Overall, 41 of 48 (85%) carers referred to the study completed baseline measures and were randomised. One control group carer was uncontactable after completing the baseline assessment; the other 40 (98%) participants completed the study (Fig. 1).
Demographics of all participants are shown in Table 1, with our sample consisting predominantly of White British carers. All carers allocated to the intervention group rated the DECIDE manual as 4 (n=8) or 5 (n=12) on the 5-point Likert scale of relevance (mean 4.60, s.d.=0.503) indicating that they found it very relevant. On the 10-point Likert scale of manual usefulness, 1 carer rated the manual as 7, 6 carers rated it as 8, 1 rated it as 9 and 12 rated it as 10 (mean=9.20, s.d.=1.06), indicating that they found the manual useful or very useful. There was no significant difference in the mean DCS score between intervention and control groups at baseline (mean difference −0.89, 95% confidence interval (CI) −9.61 to 7.83, t(39)=0.21, P=0.838). At 10-week follow-up, the intervention group had a significantly lower mean DCS score compared with control participants (24.72 compared with 36.68; mean difference −11.96, 95% CI −20.10 to −3.83, t(39)=−2.97, P=0.005); this remained significant after controlling for baseline scores (ANCOVA F(1,38)=12.38, P=0.001). At follow-up, there was no significance between group difference in anxiety (mean difference −0.024, 95% CI −2.94 to 2.89, P=0.987) or depression scores (mean difference 0.421, 95% CI −2.23 to 3.10, P=0.750). In qualitative interviews, carers reported that the DECIDE manual did not remove all barriers to decision-making. Disagreements between the person with dementia and other family members trying to share decision-making were often unresolved, despite carers who took part in the trial being clearer about their own decision. There was still some confusion and lack of clarity for a number of carers regarding which healthcare professional or service they should contact about this decision.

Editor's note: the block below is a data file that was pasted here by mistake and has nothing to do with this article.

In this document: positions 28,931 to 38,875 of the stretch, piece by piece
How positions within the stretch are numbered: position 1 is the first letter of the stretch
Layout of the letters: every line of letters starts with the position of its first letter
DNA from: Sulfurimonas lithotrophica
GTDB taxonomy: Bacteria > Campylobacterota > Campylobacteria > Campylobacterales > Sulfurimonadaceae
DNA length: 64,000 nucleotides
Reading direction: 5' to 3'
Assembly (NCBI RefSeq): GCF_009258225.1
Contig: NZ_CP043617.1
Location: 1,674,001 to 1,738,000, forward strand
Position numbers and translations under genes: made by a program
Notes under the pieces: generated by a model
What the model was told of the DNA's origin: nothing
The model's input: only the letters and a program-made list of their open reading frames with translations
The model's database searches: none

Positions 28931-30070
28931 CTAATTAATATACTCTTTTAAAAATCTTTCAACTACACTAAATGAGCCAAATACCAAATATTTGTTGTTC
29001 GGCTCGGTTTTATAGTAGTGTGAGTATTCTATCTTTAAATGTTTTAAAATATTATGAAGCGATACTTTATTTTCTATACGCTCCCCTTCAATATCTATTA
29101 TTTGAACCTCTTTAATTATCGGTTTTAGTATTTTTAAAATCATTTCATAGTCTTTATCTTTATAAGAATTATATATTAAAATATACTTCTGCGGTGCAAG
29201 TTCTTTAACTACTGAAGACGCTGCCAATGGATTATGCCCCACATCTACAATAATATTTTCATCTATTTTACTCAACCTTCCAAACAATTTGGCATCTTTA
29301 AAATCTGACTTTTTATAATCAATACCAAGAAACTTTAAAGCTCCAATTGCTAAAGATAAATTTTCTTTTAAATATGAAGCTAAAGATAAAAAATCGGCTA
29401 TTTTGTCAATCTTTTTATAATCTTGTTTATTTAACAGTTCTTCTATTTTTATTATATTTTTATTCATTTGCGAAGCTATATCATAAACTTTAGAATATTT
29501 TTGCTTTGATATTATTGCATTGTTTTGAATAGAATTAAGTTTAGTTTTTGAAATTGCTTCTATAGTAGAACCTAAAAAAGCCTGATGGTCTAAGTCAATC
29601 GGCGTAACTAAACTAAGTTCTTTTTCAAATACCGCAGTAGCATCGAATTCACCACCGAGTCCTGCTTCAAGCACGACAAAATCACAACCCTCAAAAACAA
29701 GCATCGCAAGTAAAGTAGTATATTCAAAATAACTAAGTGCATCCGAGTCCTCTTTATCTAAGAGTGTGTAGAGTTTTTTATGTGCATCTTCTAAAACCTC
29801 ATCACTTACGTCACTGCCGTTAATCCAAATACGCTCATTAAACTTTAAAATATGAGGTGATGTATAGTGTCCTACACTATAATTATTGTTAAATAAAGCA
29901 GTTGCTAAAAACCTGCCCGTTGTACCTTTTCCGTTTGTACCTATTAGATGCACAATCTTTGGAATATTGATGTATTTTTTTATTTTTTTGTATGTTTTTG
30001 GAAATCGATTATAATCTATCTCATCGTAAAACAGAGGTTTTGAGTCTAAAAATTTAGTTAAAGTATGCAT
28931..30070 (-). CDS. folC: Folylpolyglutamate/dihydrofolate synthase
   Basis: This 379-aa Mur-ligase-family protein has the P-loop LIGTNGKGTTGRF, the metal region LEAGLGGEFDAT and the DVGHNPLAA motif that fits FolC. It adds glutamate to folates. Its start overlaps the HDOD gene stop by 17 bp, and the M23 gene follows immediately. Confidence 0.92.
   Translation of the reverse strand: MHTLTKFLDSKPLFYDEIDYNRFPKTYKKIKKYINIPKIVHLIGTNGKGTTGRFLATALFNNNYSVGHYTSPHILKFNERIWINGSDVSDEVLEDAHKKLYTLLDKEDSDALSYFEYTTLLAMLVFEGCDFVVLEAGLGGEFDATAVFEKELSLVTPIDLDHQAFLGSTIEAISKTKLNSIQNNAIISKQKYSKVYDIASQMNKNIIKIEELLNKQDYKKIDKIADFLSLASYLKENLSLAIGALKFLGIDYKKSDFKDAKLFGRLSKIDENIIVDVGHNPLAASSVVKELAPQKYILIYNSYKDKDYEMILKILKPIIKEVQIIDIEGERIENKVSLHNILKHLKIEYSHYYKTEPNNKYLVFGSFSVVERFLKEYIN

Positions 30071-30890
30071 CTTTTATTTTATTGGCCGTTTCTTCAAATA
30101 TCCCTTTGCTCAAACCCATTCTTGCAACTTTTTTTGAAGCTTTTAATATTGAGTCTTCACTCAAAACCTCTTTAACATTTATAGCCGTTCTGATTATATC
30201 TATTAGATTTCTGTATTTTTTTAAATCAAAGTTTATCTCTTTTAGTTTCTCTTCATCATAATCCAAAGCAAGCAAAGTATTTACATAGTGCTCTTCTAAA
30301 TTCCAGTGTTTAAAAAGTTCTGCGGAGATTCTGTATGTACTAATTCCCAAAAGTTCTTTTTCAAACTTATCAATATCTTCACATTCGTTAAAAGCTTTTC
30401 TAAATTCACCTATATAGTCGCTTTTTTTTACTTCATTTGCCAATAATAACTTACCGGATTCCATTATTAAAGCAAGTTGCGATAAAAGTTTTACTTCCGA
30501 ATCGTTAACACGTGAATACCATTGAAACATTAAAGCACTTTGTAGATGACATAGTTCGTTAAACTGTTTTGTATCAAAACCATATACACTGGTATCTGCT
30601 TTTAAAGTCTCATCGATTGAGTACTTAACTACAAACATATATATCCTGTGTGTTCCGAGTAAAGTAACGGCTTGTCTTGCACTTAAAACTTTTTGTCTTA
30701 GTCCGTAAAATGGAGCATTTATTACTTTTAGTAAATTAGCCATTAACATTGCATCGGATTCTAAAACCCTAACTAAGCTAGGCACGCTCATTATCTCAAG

Carers of people with dementia who were making decisions about where their relative should live in the future were willing to take part in the study; those that received the DECIDE intervention found it useful and relevant and reported less decisional conflict 10 weeks after receiving it, compared with the control group. Total DCS scores of 25 or lower have been associated with making and implementing decisions and scores that exceed 37.5 with delays making or acting on decisions;12 so, our results suggest that the DECIDE intervention may have increased the likelihood that decisions about how care home placement would be made and implemented.
These findings should be treated with caution as the small sample size limits their generalisability. Outcome assessments were not blind although they were self-complete and standardised. K.L. administered all the interventions so we could not assess any ‘therapist effect’.13–15
This positive preliminary evidence that the DECIDE manual may reduce decisional conflict suggests that professionals should be proactively engaging carers in discussions about future place of care and provides a tool to assist these discussions. We trialed the DECIDE manual in memory services, but it may be useful in old age hospital wards too, as many people with dementia who move to a care home do so directly from hospital. Dementia significantly increases the length of hospital admissions, often because of issues with the discharge process,16 and it would be interesting to establish if the DECIDE manual reduced time in hospital in people with dementia; a pragmatic, larger and blinded trial is now required to evaluate real-world effectiveness and cost-effectiveness.
This study was funded jointly by the University College London (UCL) Division of Psychiatry and the UCL IMPACT studentship award (October 2013). Trial registration: ISRCTN58368696.
- Received June 30, 2016.
- Revision received October 13, 2016.
- Accepted January 8, 2017.
- © 2017 The Royal College of Psychiatrists
This is an open access article distributed under the terms of the Creative Commons Non-Commercial, No Derivatives (CC BY-NC-ND) license (http://creativecommons.org/licenses/by-nc-nd/4.0/).